From Thomas Jefferson
Monticello Sep. 18. 1801.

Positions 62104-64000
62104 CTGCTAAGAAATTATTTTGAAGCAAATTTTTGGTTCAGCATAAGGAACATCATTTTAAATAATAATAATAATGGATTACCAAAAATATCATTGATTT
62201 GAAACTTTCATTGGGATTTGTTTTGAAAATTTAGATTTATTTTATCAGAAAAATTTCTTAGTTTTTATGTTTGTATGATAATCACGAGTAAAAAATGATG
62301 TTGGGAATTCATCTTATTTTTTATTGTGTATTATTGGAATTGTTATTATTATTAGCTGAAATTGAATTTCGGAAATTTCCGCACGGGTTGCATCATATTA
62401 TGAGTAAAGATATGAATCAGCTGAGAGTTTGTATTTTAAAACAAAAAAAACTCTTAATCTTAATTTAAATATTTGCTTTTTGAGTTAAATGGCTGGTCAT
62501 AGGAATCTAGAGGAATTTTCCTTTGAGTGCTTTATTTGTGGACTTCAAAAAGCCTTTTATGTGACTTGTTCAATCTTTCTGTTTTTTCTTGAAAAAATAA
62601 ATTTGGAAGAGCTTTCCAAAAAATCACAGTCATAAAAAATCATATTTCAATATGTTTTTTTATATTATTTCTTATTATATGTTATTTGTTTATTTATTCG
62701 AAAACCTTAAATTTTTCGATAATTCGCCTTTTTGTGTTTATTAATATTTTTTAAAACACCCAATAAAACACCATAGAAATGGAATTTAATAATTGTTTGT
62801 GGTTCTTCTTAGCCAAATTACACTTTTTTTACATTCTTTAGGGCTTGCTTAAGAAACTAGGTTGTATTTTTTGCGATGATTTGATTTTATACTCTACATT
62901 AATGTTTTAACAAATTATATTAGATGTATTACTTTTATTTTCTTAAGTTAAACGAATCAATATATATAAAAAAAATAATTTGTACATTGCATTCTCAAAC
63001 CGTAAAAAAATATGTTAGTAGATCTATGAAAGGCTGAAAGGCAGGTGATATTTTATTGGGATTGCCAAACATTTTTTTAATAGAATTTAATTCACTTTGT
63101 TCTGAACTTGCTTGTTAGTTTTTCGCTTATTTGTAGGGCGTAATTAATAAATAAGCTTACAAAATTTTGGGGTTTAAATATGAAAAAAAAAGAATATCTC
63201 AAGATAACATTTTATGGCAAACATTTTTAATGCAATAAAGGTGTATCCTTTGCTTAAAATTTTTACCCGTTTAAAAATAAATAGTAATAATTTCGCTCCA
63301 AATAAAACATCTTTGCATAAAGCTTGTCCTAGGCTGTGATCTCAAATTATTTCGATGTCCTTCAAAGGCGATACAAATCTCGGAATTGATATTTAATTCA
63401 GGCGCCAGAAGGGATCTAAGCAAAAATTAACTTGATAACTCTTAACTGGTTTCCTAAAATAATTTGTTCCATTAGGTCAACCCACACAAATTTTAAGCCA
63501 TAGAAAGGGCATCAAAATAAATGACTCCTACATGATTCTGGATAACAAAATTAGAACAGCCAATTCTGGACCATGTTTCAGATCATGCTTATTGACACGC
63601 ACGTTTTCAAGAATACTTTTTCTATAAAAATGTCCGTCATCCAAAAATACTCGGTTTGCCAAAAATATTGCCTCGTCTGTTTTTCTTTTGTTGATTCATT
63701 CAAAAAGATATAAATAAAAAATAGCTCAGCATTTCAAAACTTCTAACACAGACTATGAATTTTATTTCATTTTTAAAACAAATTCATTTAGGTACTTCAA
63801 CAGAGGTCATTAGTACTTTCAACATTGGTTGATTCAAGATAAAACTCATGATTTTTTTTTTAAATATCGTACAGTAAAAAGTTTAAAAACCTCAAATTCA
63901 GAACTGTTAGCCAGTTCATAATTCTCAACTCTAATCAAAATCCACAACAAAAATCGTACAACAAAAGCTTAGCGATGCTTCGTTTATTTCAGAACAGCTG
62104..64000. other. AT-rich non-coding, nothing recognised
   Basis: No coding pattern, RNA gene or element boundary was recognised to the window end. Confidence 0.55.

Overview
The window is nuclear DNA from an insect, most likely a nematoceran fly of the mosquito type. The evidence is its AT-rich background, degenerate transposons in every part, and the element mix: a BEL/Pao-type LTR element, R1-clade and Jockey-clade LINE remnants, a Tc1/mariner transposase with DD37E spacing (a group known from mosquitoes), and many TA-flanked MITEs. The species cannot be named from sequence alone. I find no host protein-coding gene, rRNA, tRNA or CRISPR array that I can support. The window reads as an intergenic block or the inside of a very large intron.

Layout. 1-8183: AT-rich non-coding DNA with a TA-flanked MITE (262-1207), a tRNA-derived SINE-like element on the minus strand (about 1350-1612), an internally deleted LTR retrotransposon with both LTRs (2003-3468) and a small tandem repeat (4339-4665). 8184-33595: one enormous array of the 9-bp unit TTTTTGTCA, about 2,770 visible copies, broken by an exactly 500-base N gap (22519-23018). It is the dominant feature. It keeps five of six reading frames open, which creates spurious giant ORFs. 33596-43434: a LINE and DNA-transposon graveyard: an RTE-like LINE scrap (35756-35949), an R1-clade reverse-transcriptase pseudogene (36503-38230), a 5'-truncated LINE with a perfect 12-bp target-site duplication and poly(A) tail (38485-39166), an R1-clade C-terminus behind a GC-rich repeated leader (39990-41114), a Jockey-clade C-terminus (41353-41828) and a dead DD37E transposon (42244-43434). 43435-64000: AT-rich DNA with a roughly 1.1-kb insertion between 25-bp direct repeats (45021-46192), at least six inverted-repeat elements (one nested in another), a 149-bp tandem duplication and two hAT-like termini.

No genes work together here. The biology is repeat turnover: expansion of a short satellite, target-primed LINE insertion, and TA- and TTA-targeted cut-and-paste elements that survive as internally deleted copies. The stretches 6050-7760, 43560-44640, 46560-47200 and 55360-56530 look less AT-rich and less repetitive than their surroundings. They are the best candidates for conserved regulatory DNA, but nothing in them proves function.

Your favor of the 16th by post & 17th by mr. Davis have been duly rec⟨eived.⟩ He has not yet opened himself to me; but I shall assure him that nothing can ⟨be⟩ said here on the subject, nor determined on but when we shall be together at Washington. I have a letter from mr. Gallatin whose only doubt is whether Rogers should be removed. If he is, he seems clear Davis had better have the appointment.1 I think it will be better to postpone an answer to Govr. Clin⟨ton⟩ on Brant’s proposition2 till we can be together at Washington. In fact ⟨it⟩ belongs to the War department. Genl. Pickens is arrived at S. W. point which answers mr. Preston’s application. I wrote to the Secretary of War Sep. 5. to have the Boston expedited.3 I have a letter from him dated Baltim⟨ore⟩ Sep. 11. He had not then received mine. He had just lost his eldest son. It is pretty evident we shall be at Washington in time to dispatch papers for the Chancellor. For that reason I retain the several commissions signed by you and forwarded yesterday, not being satisfied which we had better use. I am satisfied we ought not to keep Murray there on so slender a business. I count fully myself the 1st Consul will ratify on condn. of an abandonment of spoliations on our part. If he does not, would it not be better to give the Chancellor a power to execute the article for the restitution of prizes, and ⟨leave⟩ to the Senate whether any new modifications shall be agreed to? You know ⟨my⟩ opinion ⟨as to⟩ the importance of the ratificn. But all this shall be the subject ⟨of consul⟩tation when we meet. I return all your papers ⟨except those apply⟩ing for offices, which I imagine had better be in my bundle. I shall see you ⟨on⟩ Saturday or Sunday if you be not gone. My respects to the ladies & affectionate attachm⟨ent to⟩ yourself.